Change your medication time in case of a time difference
If there is a significant time difference between your current location and destination, you will have to gradually change your medication time, following the advice or recommendation of your doctor.
Wear an epilepsy ID
Wearing identity jewellery or an epilepsy ID card will help people around you understand if you are having a seizure and they will be able to help you out.
Travel with someone
It is recommended to travel with someone who is experienced in managing epileptic fits in case you have a seizure on the place. This can be a loved one or a medical escort
Dangers of flying with epilepsy
Epilepsy should be treated like any medical condition. Besides taking the necessary precautions, you should be aware of the certain risks that are associated with travelling for epileptic patients. These are:
- Extreme tiredness: Exhaustion from travelling or jet lag might cause seizures in certain epileptic patients.
- Stress: If stress is a trigger factor, you must try relaxation techniques to distract your mind and decrease the likelihood of a seizure.
- Unsafe water: Consumption of contaminated water might cause issues such as vomiting or diarrhoea. Gastric issues will reduce the absorption of your epilepsy medication, which can potentially lead to seizures.
- Medication issues: Not taking your medication on time due to different time zones or forgetting about them completely can be triggering. Decide on a schedule with your doctor and stick to it.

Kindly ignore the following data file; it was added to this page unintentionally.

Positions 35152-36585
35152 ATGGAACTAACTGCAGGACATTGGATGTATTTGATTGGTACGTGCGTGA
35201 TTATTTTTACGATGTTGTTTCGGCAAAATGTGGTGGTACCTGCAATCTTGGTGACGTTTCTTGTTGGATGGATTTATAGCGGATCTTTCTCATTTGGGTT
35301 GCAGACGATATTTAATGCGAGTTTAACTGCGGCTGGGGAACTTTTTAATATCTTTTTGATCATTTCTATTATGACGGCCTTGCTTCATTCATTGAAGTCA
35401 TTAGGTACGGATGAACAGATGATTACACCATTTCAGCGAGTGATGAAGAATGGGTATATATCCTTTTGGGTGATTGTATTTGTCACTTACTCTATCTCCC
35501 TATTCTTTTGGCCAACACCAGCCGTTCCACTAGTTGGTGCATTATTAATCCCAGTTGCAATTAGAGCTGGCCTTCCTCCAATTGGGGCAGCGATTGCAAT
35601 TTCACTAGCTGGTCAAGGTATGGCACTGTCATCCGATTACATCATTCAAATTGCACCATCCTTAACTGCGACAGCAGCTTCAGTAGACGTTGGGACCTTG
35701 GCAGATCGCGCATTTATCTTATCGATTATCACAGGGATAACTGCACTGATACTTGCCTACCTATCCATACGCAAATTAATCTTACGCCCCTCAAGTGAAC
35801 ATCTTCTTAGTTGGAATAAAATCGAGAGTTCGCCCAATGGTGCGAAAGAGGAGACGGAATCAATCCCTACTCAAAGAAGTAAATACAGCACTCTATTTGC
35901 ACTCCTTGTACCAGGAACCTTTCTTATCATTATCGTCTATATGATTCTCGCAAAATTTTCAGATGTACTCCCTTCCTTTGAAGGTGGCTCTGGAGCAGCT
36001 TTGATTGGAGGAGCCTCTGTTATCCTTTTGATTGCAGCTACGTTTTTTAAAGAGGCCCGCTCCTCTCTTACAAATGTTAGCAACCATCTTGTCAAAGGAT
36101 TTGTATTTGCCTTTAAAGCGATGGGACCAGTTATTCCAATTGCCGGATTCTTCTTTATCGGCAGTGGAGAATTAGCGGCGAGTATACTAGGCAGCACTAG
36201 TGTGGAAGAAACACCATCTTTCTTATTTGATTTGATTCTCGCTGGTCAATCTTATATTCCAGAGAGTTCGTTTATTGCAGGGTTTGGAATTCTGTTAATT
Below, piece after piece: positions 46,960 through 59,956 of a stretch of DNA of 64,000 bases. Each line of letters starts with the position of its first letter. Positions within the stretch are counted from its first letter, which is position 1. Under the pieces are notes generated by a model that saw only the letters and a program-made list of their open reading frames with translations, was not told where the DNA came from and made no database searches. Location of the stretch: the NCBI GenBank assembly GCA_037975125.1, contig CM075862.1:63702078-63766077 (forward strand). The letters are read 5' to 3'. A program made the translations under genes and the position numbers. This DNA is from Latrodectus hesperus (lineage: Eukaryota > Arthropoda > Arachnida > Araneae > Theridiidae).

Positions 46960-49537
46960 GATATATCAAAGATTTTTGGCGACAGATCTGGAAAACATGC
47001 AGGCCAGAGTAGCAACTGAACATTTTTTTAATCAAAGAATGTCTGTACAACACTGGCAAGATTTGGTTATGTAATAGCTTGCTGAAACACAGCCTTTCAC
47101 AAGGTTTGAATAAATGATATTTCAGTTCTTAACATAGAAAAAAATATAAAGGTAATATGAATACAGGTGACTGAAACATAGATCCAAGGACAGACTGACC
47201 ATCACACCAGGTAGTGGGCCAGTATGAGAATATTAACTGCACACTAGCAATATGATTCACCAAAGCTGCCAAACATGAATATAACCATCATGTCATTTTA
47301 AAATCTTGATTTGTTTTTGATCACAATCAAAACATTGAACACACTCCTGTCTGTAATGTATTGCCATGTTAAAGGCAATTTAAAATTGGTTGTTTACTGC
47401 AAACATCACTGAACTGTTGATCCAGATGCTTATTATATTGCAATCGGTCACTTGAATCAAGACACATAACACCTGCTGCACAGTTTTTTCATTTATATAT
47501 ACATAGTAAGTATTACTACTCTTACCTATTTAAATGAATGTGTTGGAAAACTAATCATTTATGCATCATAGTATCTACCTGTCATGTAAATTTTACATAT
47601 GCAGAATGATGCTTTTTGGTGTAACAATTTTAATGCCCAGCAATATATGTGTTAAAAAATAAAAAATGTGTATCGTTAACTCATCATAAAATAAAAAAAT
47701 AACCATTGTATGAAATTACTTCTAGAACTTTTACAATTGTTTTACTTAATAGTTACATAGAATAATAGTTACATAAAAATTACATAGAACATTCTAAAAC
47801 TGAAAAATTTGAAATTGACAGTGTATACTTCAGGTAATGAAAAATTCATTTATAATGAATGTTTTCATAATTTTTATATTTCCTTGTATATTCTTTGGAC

Our medical escort solution for patients with epilepsy
Patients with uncontrolled epilepsy or those with additional medical complications who are afraid of flying on their own can travel with our medical escort on a commercial plane. This is a medical professional that will be alongside the patient and will constantly monitor his condition throughout the flight. He will also assist the patient during the boarding process and will provide reassurance and comfort.
When choosing the medical escort to accompany the patient, we make sure to select someone that is qualified and experienced in dealing with the specific medical condition of the patient. Consequently, the medical professional accompanying the patient would know how to efficiently provide care to the epileptic patient in case of a seizure or fit on the plane.
Medical flights for patients with epilepsy
Patients with epilepsy and other underlying medical conditions or the elderly with epilepsy have to take additional precautions when travelling because of the increased risks. Medical Repatriation UK has air ambulances to ensure safe patient transport over long distances.
These medical flights are equipped with medical equipment and most importantly a doctor and a paramedic. The plane will be prepped to ensure the safety of the patient throughout the flight. As such, the traveller will be constantly taken care of, in case of a medical emergency or even a long-lasting seizure.
Moreover, medical flights are chartered planes, meaning that there is not the hassle of waiting in line to check in, decreasing the time taken to board the plane and the stress associated with travelling.
Contact us for an air ambulance or a medical escort
If you need a medical escort or an air ambulance to or from the UK, get in touch with us. We have agents working across the globe to take care of your request and to organise a customised medical flight for you. Contact us:Back